“We saw each other here a year ago and many things have changed since then: back then I was pretty much alone while now I have my new staff, including administrators, architects and art historians”. When the staff of the newsroom of the Union of Italian Jewish Communities (UCEI) met with Andreina Contessa for the first time, she had been appointed director of the Miramare Castle Museum and Natural Park in Trieste only a few months earlier. A year later she explained, the situation is very different.
“We have started many different projects, restoring and securing the beautiful park of Miramare and also opening a new exhibition”, said Contessa. The meeting was one of the events organized for the tenth edition of the UCEI journalistic laboratory, Redazione Aperta (“Open Newsroom”), that for years has been bringing together not only UCEI journalists, but leading experts and leaders from the Italian Jewish world and beyond.
During Redazione Aperta, Contessa, who before the new appointment served as the chief curator of the Nahon Museum of Italian Jewish Art in Jerusalem, spoke about the new exhibition that was inaugurated at the Museum of Miramare, “Maximilian and Manet. A multimedia meeting”.
The exhibition allows the public to discover the interweaving between the figure of Maximilian of Hapsburg who promoted the construction of the Miramare castle and park, and the great French painter. “It is an immersive journey that represents a new way of telling both the story of Maximilian and the famous painting by Manet that portrays his assassination”, explained Contessa, curator of the exhibition together with Rossella Fabiani.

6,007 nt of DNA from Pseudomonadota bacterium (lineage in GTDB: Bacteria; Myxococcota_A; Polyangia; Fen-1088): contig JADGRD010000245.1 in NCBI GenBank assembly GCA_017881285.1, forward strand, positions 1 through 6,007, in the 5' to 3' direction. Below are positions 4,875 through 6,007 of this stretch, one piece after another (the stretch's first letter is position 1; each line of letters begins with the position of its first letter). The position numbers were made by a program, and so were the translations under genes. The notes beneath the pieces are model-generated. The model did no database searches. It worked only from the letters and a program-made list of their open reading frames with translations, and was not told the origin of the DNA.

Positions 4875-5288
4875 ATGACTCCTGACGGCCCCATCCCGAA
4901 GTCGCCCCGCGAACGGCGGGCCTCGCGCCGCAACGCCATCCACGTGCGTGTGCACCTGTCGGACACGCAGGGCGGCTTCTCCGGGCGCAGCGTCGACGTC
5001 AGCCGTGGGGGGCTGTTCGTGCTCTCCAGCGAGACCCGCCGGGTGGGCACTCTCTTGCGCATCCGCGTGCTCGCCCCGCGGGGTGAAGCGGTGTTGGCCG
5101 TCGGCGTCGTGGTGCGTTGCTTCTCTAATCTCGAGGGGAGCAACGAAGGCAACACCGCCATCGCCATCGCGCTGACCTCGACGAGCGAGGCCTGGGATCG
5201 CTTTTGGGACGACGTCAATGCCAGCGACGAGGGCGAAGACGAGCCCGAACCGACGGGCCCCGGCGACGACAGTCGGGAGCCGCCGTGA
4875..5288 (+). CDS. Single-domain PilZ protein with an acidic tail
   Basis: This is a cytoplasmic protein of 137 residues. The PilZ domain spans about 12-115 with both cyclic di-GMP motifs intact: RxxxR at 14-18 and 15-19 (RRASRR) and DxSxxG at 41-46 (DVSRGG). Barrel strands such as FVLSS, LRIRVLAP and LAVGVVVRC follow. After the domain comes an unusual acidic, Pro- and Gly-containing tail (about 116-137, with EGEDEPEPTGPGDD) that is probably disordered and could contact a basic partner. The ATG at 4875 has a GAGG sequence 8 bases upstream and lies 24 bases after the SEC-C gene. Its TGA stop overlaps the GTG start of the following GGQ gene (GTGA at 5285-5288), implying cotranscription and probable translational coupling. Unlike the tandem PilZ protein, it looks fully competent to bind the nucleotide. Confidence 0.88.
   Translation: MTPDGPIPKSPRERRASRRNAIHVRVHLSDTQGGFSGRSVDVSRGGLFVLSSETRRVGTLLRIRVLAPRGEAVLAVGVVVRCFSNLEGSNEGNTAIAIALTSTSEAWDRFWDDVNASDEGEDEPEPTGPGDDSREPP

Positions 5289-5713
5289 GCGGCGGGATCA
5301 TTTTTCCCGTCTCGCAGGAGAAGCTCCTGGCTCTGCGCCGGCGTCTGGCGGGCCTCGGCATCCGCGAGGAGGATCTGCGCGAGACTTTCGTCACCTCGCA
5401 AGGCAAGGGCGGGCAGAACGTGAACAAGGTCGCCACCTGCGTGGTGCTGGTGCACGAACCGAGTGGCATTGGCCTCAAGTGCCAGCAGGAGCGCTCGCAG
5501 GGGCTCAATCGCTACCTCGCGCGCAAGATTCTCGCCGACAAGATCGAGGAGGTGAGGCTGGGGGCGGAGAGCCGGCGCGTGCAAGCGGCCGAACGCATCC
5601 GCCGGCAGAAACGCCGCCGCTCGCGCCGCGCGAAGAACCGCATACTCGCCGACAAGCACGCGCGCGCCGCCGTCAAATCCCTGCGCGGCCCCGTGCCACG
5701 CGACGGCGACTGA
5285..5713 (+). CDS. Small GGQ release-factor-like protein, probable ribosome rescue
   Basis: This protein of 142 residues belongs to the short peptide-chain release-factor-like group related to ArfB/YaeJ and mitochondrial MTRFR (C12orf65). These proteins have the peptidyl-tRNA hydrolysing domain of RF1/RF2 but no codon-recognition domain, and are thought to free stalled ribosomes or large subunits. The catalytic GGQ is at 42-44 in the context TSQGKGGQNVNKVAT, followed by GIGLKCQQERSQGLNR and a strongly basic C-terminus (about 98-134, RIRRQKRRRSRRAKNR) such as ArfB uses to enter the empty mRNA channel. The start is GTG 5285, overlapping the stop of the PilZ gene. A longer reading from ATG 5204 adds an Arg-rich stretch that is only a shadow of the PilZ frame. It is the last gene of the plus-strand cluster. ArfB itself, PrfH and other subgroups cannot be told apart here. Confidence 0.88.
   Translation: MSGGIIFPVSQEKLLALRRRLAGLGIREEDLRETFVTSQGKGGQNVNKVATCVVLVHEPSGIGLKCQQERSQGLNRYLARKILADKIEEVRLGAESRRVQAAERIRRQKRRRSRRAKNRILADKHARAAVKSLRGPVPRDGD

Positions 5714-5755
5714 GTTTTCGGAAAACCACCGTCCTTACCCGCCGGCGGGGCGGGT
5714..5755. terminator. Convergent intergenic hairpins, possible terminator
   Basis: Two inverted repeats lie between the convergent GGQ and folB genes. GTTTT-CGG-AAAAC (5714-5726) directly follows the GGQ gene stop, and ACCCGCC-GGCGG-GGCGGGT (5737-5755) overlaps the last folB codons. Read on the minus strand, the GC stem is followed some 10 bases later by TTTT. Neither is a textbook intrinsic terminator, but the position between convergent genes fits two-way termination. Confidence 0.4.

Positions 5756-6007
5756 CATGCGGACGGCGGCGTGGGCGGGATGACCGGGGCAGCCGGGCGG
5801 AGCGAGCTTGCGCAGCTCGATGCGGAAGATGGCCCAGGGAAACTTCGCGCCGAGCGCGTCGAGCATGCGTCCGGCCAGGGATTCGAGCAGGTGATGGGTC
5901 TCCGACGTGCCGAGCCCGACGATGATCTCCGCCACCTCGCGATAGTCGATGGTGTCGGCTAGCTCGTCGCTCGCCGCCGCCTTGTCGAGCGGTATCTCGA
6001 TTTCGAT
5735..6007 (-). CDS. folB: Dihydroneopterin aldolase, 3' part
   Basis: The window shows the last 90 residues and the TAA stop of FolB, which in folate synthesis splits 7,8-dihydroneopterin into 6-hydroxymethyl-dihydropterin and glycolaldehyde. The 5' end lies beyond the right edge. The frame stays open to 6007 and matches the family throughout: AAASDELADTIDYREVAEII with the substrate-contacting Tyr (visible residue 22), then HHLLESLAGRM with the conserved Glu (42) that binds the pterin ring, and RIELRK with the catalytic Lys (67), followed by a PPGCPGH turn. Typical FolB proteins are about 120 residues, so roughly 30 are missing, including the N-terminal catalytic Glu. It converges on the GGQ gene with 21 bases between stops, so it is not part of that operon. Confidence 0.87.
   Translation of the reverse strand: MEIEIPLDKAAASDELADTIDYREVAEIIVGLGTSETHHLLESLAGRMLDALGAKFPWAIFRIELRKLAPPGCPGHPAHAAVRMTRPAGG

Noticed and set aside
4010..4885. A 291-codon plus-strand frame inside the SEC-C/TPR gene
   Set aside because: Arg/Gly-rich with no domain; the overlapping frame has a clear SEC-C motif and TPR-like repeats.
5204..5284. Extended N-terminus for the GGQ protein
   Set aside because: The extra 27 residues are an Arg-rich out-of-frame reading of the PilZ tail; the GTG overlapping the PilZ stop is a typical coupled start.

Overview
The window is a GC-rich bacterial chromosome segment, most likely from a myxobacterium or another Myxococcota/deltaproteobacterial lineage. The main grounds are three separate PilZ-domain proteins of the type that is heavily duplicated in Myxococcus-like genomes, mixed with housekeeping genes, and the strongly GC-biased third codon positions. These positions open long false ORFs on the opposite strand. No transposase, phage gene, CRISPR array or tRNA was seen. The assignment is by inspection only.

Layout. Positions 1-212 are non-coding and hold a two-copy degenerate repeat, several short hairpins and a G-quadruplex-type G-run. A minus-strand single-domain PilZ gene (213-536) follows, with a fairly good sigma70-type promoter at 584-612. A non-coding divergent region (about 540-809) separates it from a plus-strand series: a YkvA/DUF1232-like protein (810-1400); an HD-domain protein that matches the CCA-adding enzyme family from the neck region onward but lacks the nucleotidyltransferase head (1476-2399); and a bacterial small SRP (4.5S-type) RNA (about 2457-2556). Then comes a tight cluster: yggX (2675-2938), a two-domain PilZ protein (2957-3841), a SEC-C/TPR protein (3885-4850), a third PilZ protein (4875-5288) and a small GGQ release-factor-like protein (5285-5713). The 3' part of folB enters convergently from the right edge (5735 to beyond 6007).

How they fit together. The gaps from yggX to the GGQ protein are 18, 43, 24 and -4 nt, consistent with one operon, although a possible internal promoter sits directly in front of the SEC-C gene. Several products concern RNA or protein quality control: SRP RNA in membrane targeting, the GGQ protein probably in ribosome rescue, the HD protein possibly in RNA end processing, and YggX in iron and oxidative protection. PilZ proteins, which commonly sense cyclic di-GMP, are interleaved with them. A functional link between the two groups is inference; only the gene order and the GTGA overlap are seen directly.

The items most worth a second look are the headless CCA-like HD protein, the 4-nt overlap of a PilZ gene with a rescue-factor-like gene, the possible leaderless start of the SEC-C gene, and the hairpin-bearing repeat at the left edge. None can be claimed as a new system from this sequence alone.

“Manet never knew Maximilian,” said the director of Miramare. When the artist learned of the death of the archduke-emperor he decided to paint the tragic episode as Maximilian was supported and then abandoned to his destiny in Mexico by Emperor Napoleon III. He made several versions, accumulating newspapers and news about the event: initially he dressed the soldiers responsible for the shooting in bourgeois clothes and then used French uniforms, a symbol of his criticism of Napoleon III”.